But what of the battle to actually own the online video space?
RealNetworks helped kick off the revolution in Webcasting when it brought out real RealAudio in 1995. Two years later it came back with RealVideo, just as Microsoft launched NetShow and Apple produced QuickTime.
Since Microsoft entered the market it has been at loggerheads with RealNetworks to offer access to the biggest video events, trying to achieve as many downloads for its software as possible.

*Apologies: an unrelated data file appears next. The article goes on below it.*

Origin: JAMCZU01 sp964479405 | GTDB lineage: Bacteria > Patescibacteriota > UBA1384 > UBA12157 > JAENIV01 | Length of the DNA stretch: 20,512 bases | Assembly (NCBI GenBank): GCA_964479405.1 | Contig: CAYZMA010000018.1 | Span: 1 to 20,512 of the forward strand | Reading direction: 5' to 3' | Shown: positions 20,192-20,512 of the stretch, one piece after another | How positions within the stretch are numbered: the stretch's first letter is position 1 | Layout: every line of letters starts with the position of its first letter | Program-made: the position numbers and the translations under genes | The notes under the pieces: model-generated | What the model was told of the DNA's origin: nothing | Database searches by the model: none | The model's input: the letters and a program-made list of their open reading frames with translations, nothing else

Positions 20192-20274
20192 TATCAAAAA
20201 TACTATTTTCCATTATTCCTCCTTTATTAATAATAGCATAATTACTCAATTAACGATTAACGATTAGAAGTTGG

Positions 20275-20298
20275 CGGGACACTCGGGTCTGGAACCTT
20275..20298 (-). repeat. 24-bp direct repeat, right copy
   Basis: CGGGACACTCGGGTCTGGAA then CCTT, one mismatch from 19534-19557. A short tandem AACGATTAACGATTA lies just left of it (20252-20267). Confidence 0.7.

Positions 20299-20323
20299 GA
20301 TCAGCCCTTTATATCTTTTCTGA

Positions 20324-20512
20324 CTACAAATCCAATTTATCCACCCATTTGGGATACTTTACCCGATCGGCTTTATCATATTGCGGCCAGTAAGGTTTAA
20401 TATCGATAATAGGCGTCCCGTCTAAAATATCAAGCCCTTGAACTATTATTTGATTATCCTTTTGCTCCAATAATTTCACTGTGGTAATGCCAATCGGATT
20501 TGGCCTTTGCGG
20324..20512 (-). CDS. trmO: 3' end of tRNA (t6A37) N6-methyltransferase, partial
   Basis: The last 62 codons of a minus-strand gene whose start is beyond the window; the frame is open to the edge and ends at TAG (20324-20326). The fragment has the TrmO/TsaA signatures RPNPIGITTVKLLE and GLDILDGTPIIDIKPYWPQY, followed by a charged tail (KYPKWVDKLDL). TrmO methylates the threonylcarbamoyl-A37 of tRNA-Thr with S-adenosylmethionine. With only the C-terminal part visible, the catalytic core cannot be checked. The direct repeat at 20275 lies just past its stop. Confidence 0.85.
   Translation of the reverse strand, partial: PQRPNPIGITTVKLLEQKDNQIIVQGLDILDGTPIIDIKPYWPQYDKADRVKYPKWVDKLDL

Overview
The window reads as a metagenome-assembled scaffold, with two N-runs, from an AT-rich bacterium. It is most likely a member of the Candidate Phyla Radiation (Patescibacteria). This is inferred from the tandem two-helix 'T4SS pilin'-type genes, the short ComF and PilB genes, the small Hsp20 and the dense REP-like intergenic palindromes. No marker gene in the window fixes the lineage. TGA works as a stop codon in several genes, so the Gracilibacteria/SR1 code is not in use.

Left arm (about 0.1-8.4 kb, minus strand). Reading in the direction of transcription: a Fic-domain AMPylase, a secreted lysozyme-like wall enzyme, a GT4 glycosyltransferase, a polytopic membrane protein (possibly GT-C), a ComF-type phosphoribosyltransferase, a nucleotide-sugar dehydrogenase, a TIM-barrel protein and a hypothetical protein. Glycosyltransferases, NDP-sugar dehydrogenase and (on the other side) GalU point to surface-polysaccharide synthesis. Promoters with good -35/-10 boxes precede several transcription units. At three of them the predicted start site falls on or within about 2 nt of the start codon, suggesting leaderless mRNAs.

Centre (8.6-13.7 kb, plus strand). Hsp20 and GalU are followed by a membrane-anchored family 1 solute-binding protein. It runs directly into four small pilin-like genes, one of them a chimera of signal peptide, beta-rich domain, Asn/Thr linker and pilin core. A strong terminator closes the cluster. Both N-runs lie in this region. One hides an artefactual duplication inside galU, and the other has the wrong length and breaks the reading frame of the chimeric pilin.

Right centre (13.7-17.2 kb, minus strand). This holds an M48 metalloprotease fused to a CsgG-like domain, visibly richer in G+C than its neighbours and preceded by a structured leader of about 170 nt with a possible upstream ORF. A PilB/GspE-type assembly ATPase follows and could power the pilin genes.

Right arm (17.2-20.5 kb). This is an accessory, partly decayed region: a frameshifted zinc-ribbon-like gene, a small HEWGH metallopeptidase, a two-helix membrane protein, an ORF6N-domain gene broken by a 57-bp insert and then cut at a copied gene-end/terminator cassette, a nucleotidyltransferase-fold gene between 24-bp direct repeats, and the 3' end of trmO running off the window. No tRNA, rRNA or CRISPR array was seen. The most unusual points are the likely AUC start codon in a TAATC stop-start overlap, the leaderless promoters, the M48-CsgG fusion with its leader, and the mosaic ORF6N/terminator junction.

RealNetworks did well in 2000 when its RealPlayer software was used exclusively on the Big Brother Web site to provide live audio and video access to the house. Over half a million people downloaded it for this specific purpose, despite Microsoft’s launch of version 7 of Windows Media Player.
At the time RealNetworks was said to have 85% of the market for streaming media, according to Nielsen//NetRatings. Since then RealNetworks has won a deal with AOL whereby its technology is distributed as part of AOL’s Netscape browser. Yahoo! decided to distribute its own media player based on Microsoft’s technology.
Then there was the 2000 Madonna comeback concert in Brixton Academy, which Microsoft claimed was responsible for 9m downloads of its MediaPlayer, and spent $30m (